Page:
Finding a logging operation in this extraordinary place was disappointing. This was exactly the type of forest that was supposed to have been left undisturbed under the provisions of the 2001 Vancouver Island Land Use Plan’s Higher Level Plan Order. Quadra Island had been included in that ground-breaking attempt to end the heated conflict on Vancouver Island between logging and other values. One of those values was conservation of biodiversity. In Quadra’s case, the VILUP gave biodiversity conservation a higher priority than timber extraction. And that boiled down to protecting the remaining old-growth forest (>250 years old) and managing logging so that there would always be at least 25 percent of the area covered with mature forest (>80 years old).
    The fact that Quadra Island was the only non-Vancouver Island area to have been selected for a Special Management Zone is testimony to the land use planners’ understanding—25 years ago—of the high level of non-timber values present in Quadra Island’s forests, and the strong interest in the community to protect those values.
    On the day I visited the site, the logging company, Okisollo Resources of Ladysmith, were in the process of cutting the younger hemlock and fir that had grown up since the 1925 fire. Except for some old-growth felled to build the logging road, the old firs still stood. The operation seemed poised to take out everything but the old fir vets, a practice that has been employed throughout SMZ 19 by TimberWest to meet the old-forest obligations of SMZ 19.

    The old-growth forest in the midst of being logged by Okisollo Resources
    This practice—cutting between the old trees—doesn’t actually protect biodiversity, according to forest ecologist Rachael Holt, even though that is the intent of the old-forest provisions for SMZ 19. But it appeared that Okisollo Resources was, like TimberWest, going to leave most of the big firs—about 50 of them remained—spread over a 3-hectare cutblock. I estimated another 5 to 10 had already been cut to build the roads. That many old firs on that small area is as dense as any old-growth stand I have ever found on Quadra Island.
    About a month later, I was able to obtain a satellite image that seemed to confirm that Okisollo had left the veteran firs. It showed most of the big trees not in the roadways—now about 45 of them—had been left. In the satellite image below, the west end of Hummingbird Lake is visible at the bottom. This beautiful little lake is a short distance east of Small Inlet Provincial Park and close to the southern edge of Octopus Islands Provincial Park. Neither of those parks has a comparably-sized area of old-growth forest within its boundaries.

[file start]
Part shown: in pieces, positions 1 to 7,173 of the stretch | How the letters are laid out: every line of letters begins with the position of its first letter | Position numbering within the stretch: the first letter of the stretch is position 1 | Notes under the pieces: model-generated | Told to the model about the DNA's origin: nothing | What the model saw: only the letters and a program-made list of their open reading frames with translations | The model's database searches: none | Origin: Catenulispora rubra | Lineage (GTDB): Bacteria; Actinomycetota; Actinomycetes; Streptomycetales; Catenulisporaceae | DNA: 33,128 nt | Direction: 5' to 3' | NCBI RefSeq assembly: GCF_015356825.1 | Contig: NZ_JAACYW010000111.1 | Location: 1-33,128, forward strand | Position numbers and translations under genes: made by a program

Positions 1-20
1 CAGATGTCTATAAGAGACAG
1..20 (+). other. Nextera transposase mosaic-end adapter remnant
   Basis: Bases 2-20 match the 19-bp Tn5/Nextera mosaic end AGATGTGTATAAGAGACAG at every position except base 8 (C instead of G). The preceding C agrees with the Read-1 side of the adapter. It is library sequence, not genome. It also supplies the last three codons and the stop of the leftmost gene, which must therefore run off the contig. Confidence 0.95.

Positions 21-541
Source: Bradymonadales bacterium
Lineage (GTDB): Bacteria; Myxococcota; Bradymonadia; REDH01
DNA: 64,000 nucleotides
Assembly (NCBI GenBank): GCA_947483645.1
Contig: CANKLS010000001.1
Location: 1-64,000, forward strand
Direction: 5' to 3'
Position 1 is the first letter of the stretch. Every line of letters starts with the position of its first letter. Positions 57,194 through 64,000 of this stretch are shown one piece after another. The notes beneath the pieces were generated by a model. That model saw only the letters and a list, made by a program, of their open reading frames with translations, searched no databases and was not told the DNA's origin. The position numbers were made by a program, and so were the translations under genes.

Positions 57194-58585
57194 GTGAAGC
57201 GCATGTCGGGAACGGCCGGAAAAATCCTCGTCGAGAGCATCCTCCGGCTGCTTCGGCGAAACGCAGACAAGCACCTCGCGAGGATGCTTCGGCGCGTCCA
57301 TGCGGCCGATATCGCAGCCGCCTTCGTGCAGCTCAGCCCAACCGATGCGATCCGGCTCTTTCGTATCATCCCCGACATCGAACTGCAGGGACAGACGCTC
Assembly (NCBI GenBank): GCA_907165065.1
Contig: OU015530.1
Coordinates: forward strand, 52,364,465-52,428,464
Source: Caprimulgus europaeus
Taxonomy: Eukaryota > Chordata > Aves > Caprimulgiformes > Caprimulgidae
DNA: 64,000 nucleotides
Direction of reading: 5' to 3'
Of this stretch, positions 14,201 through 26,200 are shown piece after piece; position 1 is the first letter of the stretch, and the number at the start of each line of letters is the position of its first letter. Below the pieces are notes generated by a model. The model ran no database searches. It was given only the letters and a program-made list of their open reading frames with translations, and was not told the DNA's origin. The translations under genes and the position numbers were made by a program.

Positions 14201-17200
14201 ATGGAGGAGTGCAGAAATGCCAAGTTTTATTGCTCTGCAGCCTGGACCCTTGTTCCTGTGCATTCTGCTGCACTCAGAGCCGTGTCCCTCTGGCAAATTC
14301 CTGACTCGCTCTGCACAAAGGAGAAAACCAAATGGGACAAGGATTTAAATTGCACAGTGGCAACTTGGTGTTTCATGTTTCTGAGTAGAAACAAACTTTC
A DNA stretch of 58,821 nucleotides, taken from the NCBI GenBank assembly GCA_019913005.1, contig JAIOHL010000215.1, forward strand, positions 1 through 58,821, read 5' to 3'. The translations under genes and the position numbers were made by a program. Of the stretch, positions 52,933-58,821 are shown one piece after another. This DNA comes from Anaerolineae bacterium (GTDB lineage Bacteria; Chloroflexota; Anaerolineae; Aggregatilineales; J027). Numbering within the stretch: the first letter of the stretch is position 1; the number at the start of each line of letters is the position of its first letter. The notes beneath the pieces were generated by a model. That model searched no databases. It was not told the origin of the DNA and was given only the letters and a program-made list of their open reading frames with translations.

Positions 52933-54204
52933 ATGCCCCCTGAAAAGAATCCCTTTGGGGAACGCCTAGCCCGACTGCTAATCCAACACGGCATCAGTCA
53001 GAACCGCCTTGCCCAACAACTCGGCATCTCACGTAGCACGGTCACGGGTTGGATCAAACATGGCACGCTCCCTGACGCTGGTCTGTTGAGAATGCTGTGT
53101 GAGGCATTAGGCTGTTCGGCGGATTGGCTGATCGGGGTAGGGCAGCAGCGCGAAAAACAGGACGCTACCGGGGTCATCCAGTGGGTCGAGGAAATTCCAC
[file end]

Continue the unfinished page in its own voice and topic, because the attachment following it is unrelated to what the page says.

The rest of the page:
Satellite image of Okisollo Resources cutblock just north of Hummingbird Lake, on Quadra Island, in August 2019

    RETURNING TO THE SITE about 9 months later, we found that all but 5 of the old Douglas fir vets in the cutblock had been felled. A number of big logs still lay beside the road. The growth rings of one of those showed it had been about 370 years old when cut. The tight-grained log was sound and appeared to be high quality wood.
    The Ministry of Forests’ Harvest Billing System, which records the volume logged and the stumpage paid for trees cut on Crown land, shows that Okisollo Resources likely paid about $3800 in total stumpage for the 50-or-so old-growth Douglas fir trees it felled in August of 2019. That’s roughly $75 per tree.
    Those trees definitely met the ministry’s definition of “old” (greater than 250 years of age) and, under the provisions and intentions of SMZ 19, should have been left standing.

    View of the cutblock at Hummingbird Lake in June 2020. This is the same area as is shown in the drone photograph at the top of this page, which shows the abundant wood left in the cutblock.